Following are excerpts from an interview with Demet Tezcan, coordinator of the women's branch of the Turkish IHH organization and a Freedom Flotilla participant. The interview aired on Kudüs Internet TV on June 17, 2010.
- To view this clip on MEMRI TV, visit http://www.memri.org/legacy/clip/0/0/0/0/0/0/2542.
- To view the MEMRI Guide to the Middle East's page about the Flotilla, visit http://www.memri.org/flotilla/.
"Since World War II, [the Jews have] Been Marketing the Massacres They Underwent as 'Genocide'"
Demet Tezcan: "The film industry is the industry that the Jews exploit best. For 60 years, since World War II, they’ve been marketing the massacres they underwent as 'genocide' to the entire world. Even today, the best films are probably the ones produced about the Jewish genocide in World War II.
"I watched a film called 'Schindler’s List,' which deals with this issue. It was shown several times in Turkey. In the film, a German businessman tries to save Jewish women, children, and the elderly from massacre, and he presents it to the state not as favoritism, but as a need for cheap labor. He tries to pack them into his factory, buying them and paying bribes, and he saves all these people by constantly selling off his possessions. At the end of the movie, they are saved, and when they thank him, their eyes are filled with tears. He looks at his watch and his ring, and says: 'I could have bought so many Jews with these things. I could have done more.' Imagine, he has sold everything. The only things left are his ring and his watch, but he said he could have done more.
"For years, they have recounted this catastrophe in the film industry in an emotional way. They have turned this into an industry, and have been getting compensation for three or four generations. They continue to embarrass and humiliate Germany, and Germany continues to question and judge itself for the acts it committed.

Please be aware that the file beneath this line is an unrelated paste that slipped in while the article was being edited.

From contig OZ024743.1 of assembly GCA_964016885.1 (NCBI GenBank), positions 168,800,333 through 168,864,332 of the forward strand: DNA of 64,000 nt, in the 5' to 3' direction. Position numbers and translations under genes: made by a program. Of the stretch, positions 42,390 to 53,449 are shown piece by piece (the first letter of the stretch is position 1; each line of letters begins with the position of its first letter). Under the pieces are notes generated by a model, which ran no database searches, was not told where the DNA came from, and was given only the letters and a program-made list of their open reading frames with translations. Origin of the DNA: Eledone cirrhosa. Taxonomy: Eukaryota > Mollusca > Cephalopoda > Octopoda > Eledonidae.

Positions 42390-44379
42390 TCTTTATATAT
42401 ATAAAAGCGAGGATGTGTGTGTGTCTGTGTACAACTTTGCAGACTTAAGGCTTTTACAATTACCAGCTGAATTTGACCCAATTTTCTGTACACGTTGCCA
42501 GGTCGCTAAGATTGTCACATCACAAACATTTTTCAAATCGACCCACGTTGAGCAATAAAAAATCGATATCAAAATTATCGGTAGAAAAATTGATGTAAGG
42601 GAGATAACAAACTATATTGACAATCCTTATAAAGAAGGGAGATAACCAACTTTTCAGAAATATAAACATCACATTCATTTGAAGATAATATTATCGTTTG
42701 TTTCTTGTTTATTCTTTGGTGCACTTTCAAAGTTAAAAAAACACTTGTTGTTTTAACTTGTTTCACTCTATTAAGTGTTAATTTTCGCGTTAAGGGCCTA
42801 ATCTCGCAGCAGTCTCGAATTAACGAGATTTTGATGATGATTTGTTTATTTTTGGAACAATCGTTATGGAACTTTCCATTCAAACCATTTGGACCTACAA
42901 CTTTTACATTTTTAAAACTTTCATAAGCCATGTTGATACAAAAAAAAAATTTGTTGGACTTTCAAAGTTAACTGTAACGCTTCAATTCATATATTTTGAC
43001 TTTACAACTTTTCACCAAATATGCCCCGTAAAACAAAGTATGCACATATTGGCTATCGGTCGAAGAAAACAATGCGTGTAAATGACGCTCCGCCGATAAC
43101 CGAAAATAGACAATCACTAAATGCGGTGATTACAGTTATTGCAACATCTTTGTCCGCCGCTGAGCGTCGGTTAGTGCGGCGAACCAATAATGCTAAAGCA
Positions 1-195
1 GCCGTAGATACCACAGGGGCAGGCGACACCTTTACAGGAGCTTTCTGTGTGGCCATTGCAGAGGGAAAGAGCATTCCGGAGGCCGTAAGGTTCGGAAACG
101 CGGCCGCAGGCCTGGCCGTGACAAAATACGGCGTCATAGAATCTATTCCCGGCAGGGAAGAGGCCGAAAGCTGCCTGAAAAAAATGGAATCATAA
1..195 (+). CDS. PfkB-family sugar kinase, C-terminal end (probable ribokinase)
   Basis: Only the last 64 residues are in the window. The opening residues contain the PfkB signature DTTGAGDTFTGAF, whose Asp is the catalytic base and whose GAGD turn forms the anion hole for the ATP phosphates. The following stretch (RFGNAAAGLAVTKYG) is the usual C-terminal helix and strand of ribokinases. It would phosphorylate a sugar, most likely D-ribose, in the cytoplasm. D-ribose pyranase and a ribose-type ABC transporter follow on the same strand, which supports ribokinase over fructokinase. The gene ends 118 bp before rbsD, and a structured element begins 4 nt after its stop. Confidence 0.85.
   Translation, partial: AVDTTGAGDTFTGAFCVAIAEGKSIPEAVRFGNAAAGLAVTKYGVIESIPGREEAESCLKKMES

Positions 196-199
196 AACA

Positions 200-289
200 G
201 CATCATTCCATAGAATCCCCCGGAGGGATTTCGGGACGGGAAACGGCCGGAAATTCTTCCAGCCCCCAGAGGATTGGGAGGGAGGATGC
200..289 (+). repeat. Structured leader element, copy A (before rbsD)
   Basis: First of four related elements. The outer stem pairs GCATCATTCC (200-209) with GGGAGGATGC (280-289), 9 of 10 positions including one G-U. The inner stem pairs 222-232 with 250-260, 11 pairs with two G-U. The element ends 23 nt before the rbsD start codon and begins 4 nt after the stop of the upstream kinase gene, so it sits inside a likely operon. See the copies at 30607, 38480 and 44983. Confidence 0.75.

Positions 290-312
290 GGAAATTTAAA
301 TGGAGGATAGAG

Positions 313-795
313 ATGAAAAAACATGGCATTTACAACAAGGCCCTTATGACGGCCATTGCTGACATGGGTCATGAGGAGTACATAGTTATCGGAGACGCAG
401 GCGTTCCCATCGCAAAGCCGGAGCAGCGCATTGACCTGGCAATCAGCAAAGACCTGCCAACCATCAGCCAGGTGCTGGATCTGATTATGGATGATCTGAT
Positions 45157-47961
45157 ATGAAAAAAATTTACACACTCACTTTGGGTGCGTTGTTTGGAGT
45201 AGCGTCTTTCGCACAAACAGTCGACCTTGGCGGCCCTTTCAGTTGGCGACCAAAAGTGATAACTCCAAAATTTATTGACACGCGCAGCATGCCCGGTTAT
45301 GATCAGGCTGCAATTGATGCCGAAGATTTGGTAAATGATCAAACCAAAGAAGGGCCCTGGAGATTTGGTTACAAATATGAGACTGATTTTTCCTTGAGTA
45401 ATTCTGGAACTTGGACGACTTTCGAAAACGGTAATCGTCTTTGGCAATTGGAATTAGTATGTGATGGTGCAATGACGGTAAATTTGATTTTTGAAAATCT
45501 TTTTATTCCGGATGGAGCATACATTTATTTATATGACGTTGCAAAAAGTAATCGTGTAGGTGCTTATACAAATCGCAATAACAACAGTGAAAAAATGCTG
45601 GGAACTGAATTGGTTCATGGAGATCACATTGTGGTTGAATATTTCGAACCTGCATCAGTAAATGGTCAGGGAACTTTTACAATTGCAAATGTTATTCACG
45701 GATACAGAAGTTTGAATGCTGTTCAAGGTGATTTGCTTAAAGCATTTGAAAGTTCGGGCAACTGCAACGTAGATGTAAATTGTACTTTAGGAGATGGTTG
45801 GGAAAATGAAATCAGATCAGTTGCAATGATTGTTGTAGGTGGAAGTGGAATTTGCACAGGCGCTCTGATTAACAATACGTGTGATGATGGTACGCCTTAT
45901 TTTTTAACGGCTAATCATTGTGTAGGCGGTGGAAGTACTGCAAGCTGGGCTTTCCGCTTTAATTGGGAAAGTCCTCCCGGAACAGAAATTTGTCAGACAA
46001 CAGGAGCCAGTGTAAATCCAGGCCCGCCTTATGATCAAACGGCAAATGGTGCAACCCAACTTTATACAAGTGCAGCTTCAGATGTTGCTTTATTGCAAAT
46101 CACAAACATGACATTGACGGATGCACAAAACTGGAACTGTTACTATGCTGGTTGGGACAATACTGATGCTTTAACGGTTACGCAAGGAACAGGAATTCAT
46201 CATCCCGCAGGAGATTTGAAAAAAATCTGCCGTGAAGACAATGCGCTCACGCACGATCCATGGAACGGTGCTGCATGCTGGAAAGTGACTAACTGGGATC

"When you walk down the streets of Cologne, you see golden memorial plaques on the sidewalks, in front of the houses. Some have six plaques, and others have ten. When you ask about these plaques, on which the year 1945 appears, [they say]: Ten Jews used to live here, and were sent to the concentration camps. Every child born in Germany says, whenever he passes that sidewalk: We massacred the Jews who used to live in this home. Whenever a foreigner asks about the plaques, the [Germans] say: We massacred the Jews who lived here. They were sent to the camps, and so on.
"The Jews never let them forget. They nailed that memorial plaque to the heart of Europe. The Jews never let others forget what was done to them, but what they do to the Palestinians, whose land they seized, is 1,000 [times] worse." [...]
SUPPORT OUR WORK
"The Massacre They Committed Aboard the Mavi Marmara Proves… [Israel's] Sick Mentality"
"The [Israelis] are paranoid cowards, who definitely have a sick mentality. That’s why we have to put an end to this. We cannot find justification for any of their attacks. They carry out these attacks out of paranoia. The massacre they committed aboard the Mavi Marmara proves this.